But, if you want your organization to become more equitable, inclusive and diverse, and be positioned to leverage that diversity, don’t do unconscious bias training.


“Why Unconscious Bias Training Doesn’t Work to Interrupt Bias with Dr Kristen Liesch.”

Human Leaders Webinar With Dr. Kristen Liesch


4 Problems With Unconscious Bias Training

Unconscious bias training and diversity training requires cognitive compliance to achieve results 

Unconscious bias training relies on individuals to become aware of their biases and mitigate them accordingly.  Research shows that de-biasing individuals can be effective only when it includes the following conditions:

  • awareness of the possibility of bias
  • understanding of the direction of the bias
  • immediate feedback when falling prey to the bias
  • a training program with regular feedback, analysis, and coaching

Essentially, a hiring manager (for example) would need to have their own diversity coach to accompany them through their day–every day–to ensure they successfully mitigate their biases. This is not only impractical, it is representative of the significant cost of trying to change minds and behaviour.

Unconscious bias training makes stereotypes more salient 

Studies indicate that, not only does attempting to suppress bias not work, it can make stereotypes seem more significant and result in an increase in biased decision-making.  Scholars call this the rebound effect (Think: “Don’t think about purple elephants”): the more we try to suppress our thoughts, the more apparent they become. If we’re constantly combing through our thoughts to find evidence of a bias, they’ll surface faster and faster. Thoughts of bias or stereotypes become more accessible to us than before we tried to suppress them, and begin to influence our other thoughts and behaviour.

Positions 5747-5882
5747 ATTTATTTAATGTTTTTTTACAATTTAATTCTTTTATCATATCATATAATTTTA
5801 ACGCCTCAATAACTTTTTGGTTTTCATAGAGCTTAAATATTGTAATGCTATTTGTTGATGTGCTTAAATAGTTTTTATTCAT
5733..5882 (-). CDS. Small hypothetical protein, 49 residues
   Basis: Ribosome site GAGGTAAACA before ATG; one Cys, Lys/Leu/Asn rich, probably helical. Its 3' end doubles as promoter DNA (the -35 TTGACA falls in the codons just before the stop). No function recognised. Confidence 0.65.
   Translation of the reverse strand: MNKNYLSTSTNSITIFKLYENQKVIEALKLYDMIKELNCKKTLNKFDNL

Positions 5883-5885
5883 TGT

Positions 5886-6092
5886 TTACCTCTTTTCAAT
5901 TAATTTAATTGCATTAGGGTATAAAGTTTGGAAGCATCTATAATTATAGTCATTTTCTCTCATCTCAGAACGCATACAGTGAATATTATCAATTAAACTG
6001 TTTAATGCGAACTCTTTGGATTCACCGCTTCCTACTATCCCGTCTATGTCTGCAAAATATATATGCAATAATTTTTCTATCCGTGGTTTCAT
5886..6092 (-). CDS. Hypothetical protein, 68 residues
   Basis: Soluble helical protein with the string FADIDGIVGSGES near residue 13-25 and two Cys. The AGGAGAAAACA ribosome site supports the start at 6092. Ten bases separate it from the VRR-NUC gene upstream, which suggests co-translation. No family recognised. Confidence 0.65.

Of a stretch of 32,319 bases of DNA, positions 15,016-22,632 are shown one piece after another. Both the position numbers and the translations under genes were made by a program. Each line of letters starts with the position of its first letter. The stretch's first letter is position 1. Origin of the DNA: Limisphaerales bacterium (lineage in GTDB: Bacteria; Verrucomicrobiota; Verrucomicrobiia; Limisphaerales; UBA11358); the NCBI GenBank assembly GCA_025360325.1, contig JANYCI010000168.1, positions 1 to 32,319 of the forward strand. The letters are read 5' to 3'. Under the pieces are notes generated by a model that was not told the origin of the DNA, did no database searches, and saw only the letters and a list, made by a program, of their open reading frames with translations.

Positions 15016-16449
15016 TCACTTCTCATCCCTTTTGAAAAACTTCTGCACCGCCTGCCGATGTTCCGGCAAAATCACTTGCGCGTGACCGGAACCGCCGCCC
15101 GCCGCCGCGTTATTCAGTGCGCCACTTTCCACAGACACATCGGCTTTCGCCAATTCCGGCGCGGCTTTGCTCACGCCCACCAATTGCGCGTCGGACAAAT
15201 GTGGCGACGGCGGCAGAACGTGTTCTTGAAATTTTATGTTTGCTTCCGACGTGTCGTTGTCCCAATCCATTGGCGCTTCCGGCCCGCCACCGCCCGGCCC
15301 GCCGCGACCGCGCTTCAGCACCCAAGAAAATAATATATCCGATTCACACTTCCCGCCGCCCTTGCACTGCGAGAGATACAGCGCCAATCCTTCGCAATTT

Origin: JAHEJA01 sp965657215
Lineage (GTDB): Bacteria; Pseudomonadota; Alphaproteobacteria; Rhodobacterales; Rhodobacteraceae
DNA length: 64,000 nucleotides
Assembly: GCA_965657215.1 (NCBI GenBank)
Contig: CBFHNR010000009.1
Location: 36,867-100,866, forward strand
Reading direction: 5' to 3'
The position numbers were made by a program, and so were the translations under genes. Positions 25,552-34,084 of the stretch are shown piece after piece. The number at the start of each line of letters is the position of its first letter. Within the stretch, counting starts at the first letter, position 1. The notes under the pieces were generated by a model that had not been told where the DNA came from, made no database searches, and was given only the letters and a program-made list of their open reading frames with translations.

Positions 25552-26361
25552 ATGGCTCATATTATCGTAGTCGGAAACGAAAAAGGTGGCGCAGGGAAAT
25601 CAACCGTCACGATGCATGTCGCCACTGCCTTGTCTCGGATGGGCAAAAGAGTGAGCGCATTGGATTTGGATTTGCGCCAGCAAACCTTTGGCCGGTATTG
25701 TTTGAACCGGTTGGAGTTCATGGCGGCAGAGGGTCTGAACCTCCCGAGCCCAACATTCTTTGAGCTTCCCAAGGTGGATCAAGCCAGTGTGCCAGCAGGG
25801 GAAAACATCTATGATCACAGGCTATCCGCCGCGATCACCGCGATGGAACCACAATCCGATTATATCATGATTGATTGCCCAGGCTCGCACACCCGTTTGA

Unconscious bias training can justify biased behaviour 

It turns out that when individuals are asked to assess their thoughts and behaviours for evidence of bias, this introspection “reassures people that they have been correct all along and that their conclusions are based on sound reasoning.”

Unconscious bias training promotes ‘Moral Licensing’

“Moral licensing” happens when a hiring manager who has undergone unconscious bias training (subconsciously) discriminates against a job applicant because they believe (subconsciously) that they are no longer susceptible to their biases.

If your curiosity is piqued, and you want to know more about why unconscious bias training doesn’t work, read on.

Alternative interventions to unconscious bias training

  1. You can invite people in your organization to share (under protection of anonymity) how they have observed or experienced inequity and bias, and empower them to be part of the design of the solution.